After the tech bubble burst, the United States went into recession, but Canada did not. This isn't to say that we escaped entirely unscathed; there were some nervous moments, and the Bank of Canada saw fit to reduce its overnight rate target from 5.75% to 2.25% between January and November 2001. But if you look at the employment numbers, you only see a slowdown in the rate of growth:
But here's something I hadn't noticed before. If you look at real wages - both the average weekly earnings and the average hourly earnings series - then 2001 looks a lot worse, and the most recent recession doesn't look so bad:
While there was less in the way of job losses in 2001-02, real wages fell sharply. In contrast, the sharp fall in employment in 2008-09 didn't seem to slow down the trend in real wage growth we've been seeing since 2003. More people lost their jobs this time around, but those who kept their jobs saw real wage gains.
To what extent do those effects cancel out? Not entirely: here is a plot of the y/y growth rates of real total wages and salaries:
The job losses of the 2008-09 recession were strong enough to outweigh the gains being made by those who remained working. And workers' fall in buying power was worse than in 2001-02, but by a margin much less than what the employment numbers would suggest.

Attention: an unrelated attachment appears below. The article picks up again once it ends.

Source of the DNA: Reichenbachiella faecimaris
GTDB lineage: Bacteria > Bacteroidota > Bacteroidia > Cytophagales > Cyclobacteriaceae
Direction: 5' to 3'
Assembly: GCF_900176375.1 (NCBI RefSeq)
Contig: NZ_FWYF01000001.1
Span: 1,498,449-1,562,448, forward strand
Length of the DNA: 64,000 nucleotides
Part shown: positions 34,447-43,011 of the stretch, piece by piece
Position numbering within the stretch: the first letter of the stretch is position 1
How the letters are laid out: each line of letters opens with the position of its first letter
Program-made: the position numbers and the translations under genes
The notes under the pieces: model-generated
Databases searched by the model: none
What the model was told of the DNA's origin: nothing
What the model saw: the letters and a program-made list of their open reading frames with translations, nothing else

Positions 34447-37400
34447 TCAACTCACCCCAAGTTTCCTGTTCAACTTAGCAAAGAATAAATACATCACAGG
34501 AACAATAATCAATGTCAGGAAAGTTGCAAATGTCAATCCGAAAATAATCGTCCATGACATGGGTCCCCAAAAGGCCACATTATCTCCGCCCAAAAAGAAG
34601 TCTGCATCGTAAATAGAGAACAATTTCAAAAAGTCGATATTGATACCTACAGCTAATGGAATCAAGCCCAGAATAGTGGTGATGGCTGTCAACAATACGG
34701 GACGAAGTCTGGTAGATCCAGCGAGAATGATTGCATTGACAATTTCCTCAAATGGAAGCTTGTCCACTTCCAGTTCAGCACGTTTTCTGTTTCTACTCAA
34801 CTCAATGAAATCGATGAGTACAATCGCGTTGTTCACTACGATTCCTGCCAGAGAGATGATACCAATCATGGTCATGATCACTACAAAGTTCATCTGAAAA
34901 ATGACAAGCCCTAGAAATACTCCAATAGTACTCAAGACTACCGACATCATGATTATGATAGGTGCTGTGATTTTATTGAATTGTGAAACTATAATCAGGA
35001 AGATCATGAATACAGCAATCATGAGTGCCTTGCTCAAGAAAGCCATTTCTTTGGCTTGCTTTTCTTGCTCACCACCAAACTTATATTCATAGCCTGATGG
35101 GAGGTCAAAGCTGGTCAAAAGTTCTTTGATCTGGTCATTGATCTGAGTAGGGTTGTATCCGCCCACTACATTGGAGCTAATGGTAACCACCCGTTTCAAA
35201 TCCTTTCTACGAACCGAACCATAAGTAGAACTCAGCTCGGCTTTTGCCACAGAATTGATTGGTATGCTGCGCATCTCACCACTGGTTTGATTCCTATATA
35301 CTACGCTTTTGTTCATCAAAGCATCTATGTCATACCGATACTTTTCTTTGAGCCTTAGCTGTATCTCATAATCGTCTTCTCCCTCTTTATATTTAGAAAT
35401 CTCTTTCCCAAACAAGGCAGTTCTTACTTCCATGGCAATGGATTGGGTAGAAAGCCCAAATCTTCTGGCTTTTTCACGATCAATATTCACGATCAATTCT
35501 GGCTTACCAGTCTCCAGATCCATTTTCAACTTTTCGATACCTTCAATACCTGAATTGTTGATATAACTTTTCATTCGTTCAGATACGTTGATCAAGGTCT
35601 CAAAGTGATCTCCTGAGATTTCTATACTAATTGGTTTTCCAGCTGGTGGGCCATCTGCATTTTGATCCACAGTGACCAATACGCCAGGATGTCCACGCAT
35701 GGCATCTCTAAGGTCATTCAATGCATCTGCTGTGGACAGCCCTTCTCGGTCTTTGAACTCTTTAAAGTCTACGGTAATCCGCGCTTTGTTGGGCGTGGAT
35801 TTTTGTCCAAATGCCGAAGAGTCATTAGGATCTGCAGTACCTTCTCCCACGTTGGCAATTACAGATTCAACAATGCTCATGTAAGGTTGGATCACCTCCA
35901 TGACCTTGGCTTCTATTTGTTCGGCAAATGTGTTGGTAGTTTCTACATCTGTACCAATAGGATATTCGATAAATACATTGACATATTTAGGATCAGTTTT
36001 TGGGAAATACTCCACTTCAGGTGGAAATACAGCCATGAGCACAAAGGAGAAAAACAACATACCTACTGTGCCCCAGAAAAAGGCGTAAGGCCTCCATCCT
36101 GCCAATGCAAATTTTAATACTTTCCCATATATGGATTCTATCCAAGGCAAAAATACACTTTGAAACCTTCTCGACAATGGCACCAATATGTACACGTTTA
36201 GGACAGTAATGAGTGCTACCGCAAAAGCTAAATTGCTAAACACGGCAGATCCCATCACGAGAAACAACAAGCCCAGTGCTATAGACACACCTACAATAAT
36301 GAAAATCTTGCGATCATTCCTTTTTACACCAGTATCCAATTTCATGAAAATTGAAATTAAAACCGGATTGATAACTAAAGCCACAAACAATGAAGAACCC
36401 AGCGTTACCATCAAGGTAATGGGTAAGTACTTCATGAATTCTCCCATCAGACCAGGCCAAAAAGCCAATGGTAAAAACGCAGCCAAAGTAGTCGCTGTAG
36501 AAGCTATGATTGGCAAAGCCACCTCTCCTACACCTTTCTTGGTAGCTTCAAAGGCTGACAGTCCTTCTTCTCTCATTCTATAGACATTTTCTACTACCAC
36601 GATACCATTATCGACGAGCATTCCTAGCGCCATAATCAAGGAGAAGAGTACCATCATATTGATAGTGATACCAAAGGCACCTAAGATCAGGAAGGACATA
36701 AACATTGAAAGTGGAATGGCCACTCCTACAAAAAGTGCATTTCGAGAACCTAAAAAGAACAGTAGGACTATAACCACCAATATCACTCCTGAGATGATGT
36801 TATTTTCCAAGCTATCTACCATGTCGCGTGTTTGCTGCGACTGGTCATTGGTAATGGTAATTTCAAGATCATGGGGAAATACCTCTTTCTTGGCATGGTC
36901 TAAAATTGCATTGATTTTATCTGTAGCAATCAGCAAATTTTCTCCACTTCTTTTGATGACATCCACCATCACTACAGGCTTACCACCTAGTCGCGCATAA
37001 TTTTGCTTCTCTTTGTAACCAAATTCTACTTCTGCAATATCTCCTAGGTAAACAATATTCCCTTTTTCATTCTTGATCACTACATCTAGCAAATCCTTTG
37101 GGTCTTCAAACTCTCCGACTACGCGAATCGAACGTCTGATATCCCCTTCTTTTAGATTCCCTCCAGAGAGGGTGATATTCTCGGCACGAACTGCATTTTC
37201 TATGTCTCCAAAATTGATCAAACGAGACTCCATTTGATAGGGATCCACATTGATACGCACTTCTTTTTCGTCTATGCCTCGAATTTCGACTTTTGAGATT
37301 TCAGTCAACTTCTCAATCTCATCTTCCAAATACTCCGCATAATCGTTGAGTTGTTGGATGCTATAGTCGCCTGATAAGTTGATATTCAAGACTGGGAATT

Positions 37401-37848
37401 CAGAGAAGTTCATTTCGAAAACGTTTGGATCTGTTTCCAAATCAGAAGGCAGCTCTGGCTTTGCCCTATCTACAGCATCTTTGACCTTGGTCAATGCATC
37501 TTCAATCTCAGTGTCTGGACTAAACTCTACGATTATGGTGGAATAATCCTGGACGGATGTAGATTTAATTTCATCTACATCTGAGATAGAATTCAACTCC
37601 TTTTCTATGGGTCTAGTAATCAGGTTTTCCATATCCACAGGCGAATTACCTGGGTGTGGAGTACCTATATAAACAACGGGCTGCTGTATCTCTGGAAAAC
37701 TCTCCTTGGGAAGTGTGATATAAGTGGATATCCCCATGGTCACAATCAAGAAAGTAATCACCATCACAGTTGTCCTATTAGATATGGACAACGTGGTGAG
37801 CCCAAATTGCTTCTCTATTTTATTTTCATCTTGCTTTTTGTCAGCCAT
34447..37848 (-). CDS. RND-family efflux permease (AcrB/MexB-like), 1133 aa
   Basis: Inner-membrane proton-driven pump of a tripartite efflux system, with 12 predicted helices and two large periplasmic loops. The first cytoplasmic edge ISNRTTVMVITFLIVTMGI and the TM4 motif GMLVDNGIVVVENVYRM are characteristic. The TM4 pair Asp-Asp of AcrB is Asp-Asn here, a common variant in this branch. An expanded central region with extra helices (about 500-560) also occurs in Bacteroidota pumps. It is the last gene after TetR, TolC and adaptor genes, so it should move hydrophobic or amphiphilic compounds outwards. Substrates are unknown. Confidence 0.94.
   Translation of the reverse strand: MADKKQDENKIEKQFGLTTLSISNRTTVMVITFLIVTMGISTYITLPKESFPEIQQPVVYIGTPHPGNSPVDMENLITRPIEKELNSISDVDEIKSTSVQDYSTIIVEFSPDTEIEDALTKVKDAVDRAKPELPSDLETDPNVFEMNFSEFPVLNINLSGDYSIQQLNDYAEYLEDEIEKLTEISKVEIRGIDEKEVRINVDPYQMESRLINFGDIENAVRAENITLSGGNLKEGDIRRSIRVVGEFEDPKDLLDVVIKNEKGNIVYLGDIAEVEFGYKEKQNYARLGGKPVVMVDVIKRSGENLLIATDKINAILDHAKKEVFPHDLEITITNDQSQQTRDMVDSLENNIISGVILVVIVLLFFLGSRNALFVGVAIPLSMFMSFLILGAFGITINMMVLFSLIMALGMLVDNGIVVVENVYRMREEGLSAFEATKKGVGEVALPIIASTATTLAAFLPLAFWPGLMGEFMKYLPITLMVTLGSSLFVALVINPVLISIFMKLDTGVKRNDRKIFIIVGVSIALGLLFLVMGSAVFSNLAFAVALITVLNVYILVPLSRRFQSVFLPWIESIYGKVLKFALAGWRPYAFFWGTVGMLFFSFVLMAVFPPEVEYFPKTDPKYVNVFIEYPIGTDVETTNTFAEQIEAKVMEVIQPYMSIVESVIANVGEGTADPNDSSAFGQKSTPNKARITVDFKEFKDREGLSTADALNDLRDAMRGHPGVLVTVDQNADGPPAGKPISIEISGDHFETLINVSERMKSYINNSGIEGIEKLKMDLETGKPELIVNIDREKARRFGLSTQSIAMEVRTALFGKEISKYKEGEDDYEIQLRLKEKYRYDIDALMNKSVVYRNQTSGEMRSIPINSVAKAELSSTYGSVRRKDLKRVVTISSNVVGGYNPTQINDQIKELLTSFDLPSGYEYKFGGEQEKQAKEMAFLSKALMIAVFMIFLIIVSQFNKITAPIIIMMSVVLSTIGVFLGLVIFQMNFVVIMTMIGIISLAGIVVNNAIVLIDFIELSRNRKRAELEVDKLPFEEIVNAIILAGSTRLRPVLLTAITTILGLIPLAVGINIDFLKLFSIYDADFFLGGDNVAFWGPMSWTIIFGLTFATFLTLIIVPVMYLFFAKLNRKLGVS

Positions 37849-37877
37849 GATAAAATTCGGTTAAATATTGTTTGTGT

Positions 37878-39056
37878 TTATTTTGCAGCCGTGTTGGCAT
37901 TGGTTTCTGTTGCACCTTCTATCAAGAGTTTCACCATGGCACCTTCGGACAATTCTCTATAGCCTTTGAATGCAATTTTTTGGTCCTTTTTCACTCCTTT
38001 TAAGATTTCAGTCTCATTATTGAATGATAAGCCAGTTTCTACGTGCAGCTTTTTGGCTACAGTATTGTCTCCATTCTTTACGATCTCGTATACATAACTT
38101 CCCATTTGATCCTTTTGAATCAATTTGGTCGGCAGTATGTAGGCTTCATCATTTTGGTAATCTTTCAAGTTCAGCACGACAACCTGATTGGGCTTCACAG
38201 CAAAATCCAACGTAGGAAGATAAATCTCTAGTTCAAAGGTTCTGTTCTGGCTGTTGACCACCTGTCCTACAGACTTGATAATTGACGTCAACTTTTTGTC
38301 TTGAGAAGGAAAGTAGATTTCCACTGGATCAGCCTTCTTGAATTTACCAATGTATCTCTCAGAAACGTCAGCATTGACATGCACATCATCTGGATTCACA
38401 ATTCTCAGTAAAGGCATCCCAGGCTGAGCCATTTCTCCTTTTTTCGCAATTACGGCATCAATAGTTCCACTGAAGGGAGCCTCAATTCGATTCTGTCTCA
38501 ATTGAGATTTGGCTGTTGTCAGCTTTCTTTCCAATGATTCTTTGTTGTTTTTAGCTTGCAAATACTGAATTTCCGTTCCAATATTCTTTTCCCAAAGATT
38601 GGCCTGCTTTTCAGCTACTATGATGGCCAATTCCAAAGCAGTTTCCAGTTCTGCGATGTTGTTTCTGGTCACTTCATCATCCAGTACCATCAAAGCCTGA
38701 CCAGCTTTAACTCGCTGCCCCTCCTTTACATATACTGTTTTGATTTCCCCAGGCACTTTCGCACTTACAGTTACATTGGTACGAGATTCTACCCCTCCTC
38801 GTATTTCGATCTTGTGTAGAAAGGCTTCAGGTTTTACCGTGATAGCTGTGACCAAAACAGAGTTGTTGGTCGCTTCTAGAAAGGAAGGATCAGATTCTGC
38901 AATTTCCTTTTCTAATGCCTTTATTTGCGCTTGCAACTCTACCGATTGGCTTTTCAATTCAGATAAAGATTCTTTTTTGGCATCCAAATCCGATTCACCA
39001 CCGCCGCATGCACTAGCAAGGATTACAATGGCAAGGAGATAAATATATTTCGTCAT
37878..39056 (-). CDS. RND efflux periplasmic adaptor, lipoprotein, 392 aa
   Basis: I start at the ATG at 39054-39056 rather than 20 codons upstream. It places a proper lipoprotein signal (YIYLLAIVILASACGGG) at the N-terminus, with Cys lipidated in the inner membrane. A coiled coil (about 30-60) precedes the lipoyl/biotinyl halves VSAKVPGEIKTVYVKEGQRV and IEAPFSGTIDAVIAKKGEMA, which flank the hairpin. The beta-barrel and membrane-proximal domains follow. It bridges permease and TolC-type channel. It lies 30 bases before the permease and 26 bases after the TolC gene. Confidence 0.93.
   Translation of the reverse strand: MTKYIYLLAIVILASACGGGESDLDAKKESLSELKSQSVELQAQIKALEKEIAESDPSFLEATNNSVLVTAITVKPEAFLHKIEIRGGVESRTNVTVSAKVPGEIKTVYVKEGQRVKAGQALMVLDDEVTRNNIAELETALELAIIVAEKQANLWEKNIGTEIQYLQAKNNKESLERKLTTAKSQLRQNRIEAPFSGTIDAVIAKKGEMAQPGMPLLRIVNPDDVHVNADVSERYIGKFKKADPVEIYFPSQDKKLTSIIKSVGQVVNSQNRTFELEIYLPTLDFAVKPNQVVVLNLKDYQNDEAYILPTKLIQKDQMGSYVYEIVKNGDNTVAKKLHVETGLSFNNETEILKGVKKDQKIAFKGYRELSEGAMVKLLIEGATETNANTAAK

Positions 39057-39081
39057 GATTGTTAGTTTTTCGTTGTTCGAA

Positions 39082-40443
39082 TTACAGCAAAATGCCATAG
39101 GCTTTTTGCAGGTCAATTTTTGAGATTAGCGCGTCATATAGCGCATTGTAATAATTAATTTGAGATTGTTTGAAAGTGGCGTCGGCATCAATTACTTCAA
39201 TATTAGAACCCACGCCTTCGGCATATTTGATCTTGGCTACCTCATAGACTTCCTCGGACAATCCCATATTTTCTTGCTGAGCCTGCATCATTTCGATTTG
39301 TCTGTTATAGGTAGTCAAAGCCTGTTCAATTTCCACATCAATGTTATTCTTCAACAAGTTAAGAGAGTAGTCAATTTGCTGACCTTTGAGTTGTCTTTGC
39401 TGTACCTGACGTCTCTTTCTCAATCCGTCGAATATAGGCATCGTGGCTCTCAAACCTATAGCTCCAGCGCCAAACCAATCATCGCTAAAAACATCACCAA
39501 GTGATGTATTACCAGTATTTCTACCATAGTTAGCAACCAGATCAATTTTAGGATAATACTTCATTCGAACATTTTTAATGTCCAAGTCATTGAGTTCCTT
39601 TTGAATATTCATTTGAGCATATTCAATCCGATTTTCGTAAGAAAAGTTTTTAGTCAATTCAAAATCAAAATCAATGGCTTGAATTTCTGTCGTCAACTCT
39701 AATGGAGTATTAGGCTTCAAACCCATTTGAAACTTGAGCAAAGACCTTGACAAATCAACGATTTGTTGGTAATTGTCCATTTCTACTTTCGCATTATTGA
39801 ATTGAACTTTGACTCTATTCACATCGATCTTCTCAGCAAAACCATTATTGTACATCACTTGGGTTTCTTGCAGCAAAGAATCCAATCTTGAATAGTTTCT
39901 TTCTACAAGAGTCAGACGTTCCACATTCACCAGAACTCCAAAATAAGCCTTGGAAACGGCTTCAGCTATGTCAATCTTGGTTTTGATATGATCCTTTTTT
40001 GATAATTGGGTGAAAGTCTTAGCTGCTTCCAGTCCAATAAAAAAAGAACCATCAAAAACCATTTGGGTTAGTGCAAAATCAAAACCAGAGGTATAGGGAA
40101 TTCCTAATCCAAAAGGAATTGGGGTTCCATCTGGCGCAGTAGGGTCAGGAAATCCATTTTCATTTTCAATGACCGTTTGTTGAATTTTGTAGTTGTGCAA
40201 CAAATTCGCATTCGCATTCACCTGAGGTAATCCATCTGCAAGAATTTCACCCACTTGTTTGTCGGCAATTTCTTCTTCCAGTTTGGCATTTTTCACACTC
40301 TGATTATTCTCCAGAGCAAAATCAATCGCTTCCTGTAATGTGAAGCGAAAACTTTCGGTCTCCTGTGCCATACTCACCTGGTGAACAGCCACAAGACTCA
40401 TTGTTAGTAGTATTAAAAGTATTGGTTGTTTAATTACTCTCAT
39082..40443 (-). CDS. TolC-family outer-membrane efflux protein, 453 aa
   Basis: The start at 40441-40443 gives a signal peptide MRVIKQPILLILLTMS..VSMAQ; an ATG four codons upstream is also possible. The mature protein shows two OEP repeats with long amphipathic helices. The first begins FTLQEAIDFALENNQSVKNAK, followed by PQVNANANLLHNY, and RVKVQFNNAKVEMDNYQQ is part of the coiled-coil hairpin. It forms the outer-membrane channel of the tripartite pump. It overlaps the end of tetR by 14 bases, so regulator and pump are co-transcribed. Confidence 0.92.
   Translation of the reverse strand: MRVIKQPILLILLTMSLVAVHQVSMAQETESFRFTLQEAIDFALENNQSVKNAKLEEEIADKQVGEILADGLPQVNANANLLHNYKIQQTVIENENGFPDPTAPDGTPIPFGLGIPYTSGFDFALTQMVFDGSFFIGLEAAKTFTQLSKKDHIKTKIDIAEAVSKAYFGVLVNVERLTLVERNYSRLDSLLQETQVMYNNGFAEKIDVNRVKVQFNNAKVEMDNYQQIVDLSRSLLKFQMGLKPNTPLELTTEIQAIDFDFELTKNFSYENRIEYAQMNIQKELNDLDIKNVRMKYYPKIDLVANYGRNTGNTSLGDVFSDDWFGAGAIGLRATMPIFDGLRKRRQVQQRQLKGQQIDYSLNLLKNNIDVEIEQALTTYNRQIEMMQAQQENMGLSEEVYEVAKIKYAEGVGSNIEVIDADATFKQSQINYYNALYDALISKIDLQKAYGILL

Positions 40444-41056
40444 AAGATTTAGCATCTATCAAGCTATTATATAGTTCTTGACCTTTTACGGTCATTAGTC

So why did real wages fall in 2001-02 and not in 2008-09? My first reaction was that since the 2008-09 recession was more severe and since the Bank of Canada had reached the lower bound, disinflation boosted real wages. In 2001-02, inflation stayed higher, this keeping real wages down.
But that's not what happened:
In 2008-09, the growth rates of prices and of nominal wages slowed, but nominal wage growth generally stayed just above that of prices. Bit in 2001-02, nominal wages fell sharply - more sharply than in 2008-09 - while inflation stayed near the Bank's target. So the fall in real wages was generated by a fall in nominal wages, not an increase in prices.
Several questions suggest themselves:
- Why did nominal wages fall so fast in 2001-02?
- Would the recent recession have been less severe if we had been able to engineer a similar fall in nominal wages?
- Why didn't it happen?
- Isn't it supposed to be hard to reduce nominal wages?
And probably many more. Answers - and answers to even more interesting questions - are welcome in the comments.